There are so many opportunities to fail that making a successful image is really quite rewarding. Today wasn’t a rewarding day. Both of the photos that weren’t completely ruined were spoiled in other ways.

The above image was taken while facing into the sun. That was dumb. I was so flustered after accidentally exposing the first negative that I basically ignored the actual subject of the shot.

And the following image shows some blooming/flair around the overexposed decking and table areas. I’m not sure why it’s so severe. The lens may have been dirty.

Bryan and Steve (Linhof Master Technika | Rodenstock APO-Sironar-S 135mm | HP5+ 400 Scanned with Epson V750 D-76 1+1)

Oh well, I’ll just need to keep practicing because when it works, it’s awesome.

The Linhof Master Technika

Anyone who’s dabbled in large format photography knows the name “Linhof”. It’s one of those companies with a long history and a reputation for building some of the best 4×5 field cameras available. I’ve always been curious about them. Are they really “the Leica of large format”?

My first 4×5 camera was a beat up Burke & James press camera. Then a beat up Crown Graphic. Then a Speed Graphic, and finally a Wista Field Camera. The first three were super cheap. The Wista was bit more serious, but it was such a beautiful wooden camera.

The problem I have with large format is that I hate tripods. I had the most fun shooting the Speed Graphic hand-held. This is not how large format is done today, though. Maybe back when Weegee was doing his thing, but now it’s for sharp and super-detailed landscape and architectural work, mostly. Maybe studio portraits. Nonsense, I want to do hand-held, informal, environmental portraits. My Speed Graphic has a light leak, though, so I haven’t been shooting much 4×5.

Then one afternoon I spotted a Linhof Master Technika kit in one of the forum classified sections. It was the camera, lenses, grip, viewfinder, cams, and film holders. The camera was recently CLA’d and had the bellows replaced with genuine Linhof replacement bellows. Basically, it was everything I’d need for handheld 4×5 work. Plus, it was the mythical Linhof.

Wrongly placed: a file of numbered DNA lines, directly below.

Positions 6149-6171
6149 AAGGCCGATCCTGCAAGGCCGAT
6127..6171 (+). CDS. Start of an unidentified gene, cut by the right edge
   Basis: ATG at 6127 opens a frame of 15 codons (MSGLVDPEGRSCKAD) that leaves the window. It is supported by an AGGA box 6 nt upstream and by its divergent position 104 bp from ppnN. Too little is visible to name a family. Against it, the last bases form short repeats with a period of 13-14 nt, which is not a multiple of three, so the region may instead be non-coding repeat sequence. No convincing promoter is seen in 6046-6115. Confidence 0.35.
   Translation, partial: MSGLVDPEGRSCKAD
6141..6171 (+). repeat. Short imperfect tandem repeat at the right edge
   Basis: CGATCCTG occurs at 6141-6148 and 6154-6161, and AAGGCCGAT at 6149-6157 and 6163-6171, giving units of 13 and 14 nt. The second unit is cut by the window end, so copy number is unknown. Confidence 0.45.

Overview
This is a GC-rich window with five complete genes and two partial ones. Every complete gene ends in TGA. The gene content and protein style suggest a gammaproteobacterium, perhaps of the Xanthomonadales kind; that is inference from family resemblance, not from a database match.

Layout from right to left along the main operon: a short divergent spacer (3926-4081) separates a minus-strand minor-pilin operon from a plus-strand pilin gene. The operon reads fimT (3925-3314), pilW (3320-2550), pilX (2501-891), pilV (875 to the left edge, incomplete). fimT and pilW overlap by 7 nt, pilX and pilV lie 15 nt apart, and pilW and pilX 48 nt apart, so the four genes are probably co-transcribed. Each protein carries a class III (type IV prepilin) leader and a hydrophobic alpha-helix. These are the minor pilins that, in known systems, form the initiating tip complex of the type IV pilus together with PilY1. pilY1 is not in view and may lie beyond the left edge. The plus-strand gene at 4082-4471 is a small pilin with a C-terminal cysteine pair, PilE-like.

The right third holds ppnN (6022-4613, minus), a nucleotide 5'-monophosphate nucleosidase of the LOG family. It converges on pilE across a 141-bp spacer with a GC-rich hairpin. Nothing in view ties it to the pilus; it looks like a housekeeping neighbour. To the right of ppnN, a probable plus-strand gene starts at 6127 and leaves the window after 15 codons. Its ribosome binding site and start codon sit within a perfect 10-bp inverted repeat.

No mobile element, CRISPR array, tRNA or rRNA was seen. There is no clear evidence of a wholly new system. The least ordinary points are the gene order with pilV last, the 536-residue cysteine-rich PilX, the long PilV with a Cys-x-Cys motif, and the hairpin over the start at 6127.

I bought it. The gentleman who sold it to me included a stack of large format photograph books, negative sleeves, a cool Grafmatic film holder and a bunch of hand-written notes with details about many of the items. I couldn’t be happier with the purchase.

And the camera? It was made in 1972 but looks and feels almost new. The short version is that it’s as well-built and smooth as I’ve been told. Everything is solid and tight and moves like butter. Its build quality feels so far beyond that of my old Graphics that it’s hardly fair to compare them.

It came with three lenses: A 90mm Schneider-Kreuznach Super-Angulon f/8, A 135mm Rodenstock APO-Sironar-S f/5.6, and a 240mm Fujinon A f/9. All three lenses have lens-specific custom cams that allow for accurate focusing using the rangefinder. This means I can focus and shoot hand-held with any of them. And just look at that giant grip!

90mm, 135mm, and 240mm

I’ve only had the camera for a week, and shot maybe a dozen sheets so far. It’s a joy to use, and I hope to use it often. Here are a few photos I’ve made while getting used to using the camera.

Linhof Master Technika | Rodenstock APO-Sironar-S | Ilford Delta 100 100Scanned with Epson V750Home developed in D-76 1+1 | 11min at 20C
Linhof Master Technika | Rodenstock APO-Sironar-S | Ilford Delta 100 100Scanned with Epson V750Home developed in D-76 1+1 | 11min at 20C

A tweak to the photo workflow

I’m trying to stick with the Adobe suite for processing, editing, and managing photos.

I prefer Capture One’s editing process, but Lightroom Classic has everything else going for it, (ecosystem, tooling, ubiquity, etc.) so that’s where I’ve settled for now.

But I’d love to take advantage of Lightroom CC on mobile and my laptop. CC and Classic will sync, but if not handled properly the whole enterprise can quickly turn into a mess. What I was doing is to import into Classic, edit, export, then add the “keepers” to a synced catalog (or “all synched photographs”) so that those photos would be available everywhere. The problem is that this takes diligence and consistency. It takes work. I’m not good at consistency, and I end up frustrated and bailing on the whole thing.